There were 1,824 press releases posted in the last 24 hours and 393,929 in the last 365 days.

Some people you should know: Aid workers in Gaza

All eyes on the Sunshine State

On Monday, President Joe Biden’s campaign manager Julie Chávez Rodríguez said, “Make no mistake: Florida is not an easy state to win, but it is a winnable one for President Biden, especially given Trump’s weak, cash-strapped campaign and serious vulnerabilities within his coalition.” That sounds encouraging, but given Florida’s recent political trajectory, it also feels like a heavy lift. We asked longtime Florida political reporter Marc Caputo, now at The Bulwark, for his take.

Why does it feel like Florida is less of a swing state now?

Swing states swing back and forth. Florida has just drifted rightward for years. The shift became noticeable when Donald Trump unexpectedly won the state in 2016, followed by a string of Republican wins that led Gov. Ron DeSantis to carry Florida by nearly 20 points in 2022. There’s nothing swingy about that. There are now no statewide elected Democrats for the first time since Reconstruction. Florida’s voter rolls tell the story: In 2008, registered Democrats outnumbered Republicans by over 600,000; today, Republicans outnumber Democrats by over 800,000. Republicans are hopeful Trump easily bests Biden in November.

How could down-ballot races be affected? Is there optimism for Democrats?

Florida voters have a history of approving left-leaning constitutional amendments (minimum wage increases, medical marijuana, felons’ voting rights) and also picking right-wing politicians (Trump, DeSantis, Sen. Rick Scott). So it wouldn’t be surprising if voters enshrine abortion rights or recreational marijuana in the state constitution and also choose Trump and Scott. There don’t appear to be any endangered Republican members of the U.S. House (20 of 28 seats are held by the GOP).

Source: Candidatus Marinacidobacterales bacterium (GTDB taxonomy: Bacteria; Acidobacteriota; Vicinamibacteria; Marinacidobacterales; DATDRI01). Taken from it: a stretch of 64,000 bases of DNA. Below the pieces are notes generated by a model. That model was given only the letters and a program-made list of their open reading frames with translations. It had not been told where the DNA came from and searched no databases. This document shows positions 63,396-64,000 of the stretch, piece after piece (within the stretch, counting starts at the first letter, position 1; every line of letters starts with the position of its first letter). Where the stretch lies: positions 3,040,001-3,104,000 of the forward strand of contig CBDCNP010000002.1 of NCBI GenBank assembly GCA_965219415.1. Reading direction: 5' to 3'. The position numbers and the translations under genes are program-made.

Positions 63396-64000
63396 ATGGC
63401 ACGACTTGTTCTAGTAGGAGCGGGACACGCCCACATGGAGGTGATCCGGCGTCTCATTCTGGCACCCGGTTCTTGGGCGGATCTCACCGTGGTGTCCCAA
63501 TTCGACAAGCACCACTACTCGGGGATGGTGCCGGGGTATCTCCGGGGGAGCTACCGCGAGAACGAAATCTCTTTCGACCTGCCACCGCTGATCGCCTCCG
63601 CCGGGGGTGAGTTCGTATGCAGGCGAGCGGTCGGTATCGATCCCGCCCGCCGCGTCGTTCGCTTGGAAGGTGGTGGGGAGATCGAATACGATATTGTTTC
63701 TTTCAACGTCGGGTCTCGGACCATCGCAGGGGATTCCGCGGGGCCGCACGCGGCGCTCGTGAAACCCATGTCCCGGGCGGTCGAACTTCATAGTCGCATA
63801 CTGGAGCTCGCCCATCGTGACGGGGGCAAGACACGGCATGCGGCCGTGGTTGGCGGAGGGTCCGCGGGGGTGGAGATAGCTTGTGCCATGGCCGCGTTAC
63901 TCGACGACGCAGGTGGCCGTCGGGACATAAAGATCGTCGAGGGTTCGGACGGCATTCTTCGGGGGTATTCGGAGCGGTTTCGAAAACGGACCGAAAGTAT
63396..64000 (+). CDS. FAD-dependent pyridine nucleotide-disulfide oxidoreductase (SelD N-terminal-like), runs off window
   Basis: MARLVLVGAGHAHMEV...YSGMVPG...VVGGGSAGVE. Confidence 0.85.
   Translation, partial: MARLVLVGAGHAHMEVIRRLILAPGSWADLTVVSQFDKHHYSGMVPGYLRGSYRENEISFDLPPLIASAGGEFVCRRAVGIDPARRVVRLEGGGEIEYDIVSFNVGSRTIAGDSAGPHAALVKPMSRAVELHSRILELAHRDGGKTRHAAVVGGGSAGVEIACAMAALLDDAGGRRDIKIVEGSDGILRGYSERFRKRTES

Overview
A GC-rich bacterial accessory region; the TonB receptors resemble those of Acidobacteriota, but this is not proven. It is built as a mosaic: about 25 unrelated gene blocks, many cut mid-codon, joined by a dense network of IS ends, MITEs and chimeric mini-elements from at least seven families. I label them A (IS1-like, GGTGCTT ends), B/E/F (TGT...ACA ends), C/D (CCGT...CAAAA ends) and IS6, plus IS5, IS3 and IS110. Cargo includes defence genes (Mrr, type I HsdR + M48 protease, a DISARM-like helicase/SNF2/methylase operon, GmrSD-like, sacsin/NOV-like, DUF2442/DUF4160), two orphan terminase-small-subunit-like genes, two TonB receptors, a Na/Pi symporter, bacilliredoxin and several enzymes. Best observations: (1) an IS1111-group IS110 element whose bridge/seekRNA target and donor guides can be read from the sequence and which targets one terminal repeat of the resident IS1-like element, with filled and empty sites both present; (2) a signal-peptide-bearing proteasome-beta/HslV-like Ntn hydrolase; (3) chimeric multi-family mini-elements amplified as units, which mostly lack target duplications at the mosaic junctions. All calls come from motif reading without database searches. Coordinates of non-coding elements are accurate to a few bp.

Florida GOP control in the Florida House probably peaked thanks to catastrophically low Democratic turnout in 2022 that won’t be repeated this year. Republicans are bracing for the loss of about five to 10 Florida House seats, but it won’t make much of a difference because they control 84 seats in the 120-member Florida House. In the Florida Senate, Democrats hold only 12 seats of the 40-member chamber. They have the most hope of flipping one district, based in Tallahassee, where lawyer Daryl Parks, a former law partner to national civil rights attorney Ben Crump, is trying to knock off Sen. Corey Simon, a former Florida State University defensive tackle.

So is Florida really in play?

Florida can’t be too much in play because the Democrats haven’t played seriously here for years. They haven’t conducted successful voter registration drives, as they did in the Obama years. The Biden political operation essentially ignored the state until recently. And the state party has been out of power for so long that it’s hard to raise money. Candidate recruitment has been generally poor. And Republicans enjoy inherent demographic advantages, with whites (notably retirees) and many Hispanic voters of Cuban, Venezuelan, Colombian and Nicaraguan descent. Voters with Puerto Rican roots in Florida tend to be less progressive than their New York counterparts as well. And there aren’t enough Black voters to keep Democrats as competitive as there are in other, more competitive Southern states like Georgia or North Carolina.